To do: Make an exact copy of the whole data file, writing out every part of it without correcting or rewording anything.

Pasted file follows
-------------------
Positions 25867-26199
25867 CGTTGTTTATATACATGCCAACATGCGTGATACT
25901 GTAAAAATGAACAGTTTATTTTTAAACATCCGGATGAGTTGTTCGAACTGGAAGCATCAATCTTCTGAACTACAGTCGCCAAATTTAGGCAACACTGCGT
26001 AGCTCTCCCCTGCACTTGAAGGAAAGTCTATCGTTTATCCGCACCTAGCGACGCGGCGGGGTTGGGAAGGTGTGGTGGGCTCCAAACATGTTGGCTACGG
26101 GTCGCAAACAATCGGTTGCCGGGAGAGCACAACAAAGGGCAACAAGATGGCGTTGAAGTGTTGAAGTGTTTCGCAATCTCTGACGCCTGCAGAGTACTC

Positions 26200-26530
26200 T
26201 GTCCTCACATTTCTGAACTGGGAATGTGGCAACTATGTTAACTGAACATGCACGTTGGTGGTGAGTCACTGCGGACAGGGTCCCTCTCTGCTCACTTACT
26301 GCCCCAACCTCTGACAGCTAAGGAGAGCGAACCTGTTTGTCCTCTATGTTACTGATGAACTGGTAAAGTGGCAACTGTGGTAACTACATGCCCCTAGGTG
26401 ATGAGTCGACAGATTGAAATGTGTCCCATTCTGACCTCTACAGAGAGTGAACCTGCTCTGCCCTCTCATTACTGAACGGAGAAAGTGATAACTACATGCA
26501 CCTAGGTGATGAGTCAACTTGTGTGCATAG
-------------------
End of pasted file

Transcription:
Positions 25867-26199
25867 CGTTGTTTATATACATGCCAACATGCGTGATACT
25901 GTAAAAATGAACAGTTTATTTTTAAACATCCGGATGAGTTGTTCGAACTGGAAGCATCAATCTTCTGAACTACAGTCGCCAAATTTAGGCAACACTGCGT
26001 AGCTCTCCCCTGCACTTGAAGGAAAGTCTATCGTTTATCCGCACCTAGCGACGCGGCGGGGTTGGGAAGGTGTGGTGGGCTCCAAACATGTTGGCTACGG
26101 GTCGCAAACAATCGGTTGCCGGGAGAGCACAACAAAGGGCAACAAGATGGCGTTGAAGTGTTGAAGTGTTTCGCAATCTCTGACGCCTGCAGAGTACTC

Positions 26200-26530
26200 T
26201 GTCCTCACATTTCTGAACTGGGAATGTGGCAACTATGTTAACTGAACATGCACGTTGGTGGTGAGTCACTGCGGACAGGGTCCCTCTCTGCTCACTTACT
26301 GCCCCAACCTCTGACAGCTAAGGAGAGCGAACCTGTTTGTCCTCTATGTTACTGATGAACTGGTAAAGTGGCAACTGTGGTAACTACATGCCCCTAGGTG
26401 ATGAGTCGACAGATTGAAATGTGTCCCATTCTGACCTCTACAGAGAGTGAACCTGCTCTGCCCTCTCATTACTGAACGGAGAAAGTGATAACTACATGCA
26501 CCTAGGTGATGAGTCAACTTGTGTGCATAG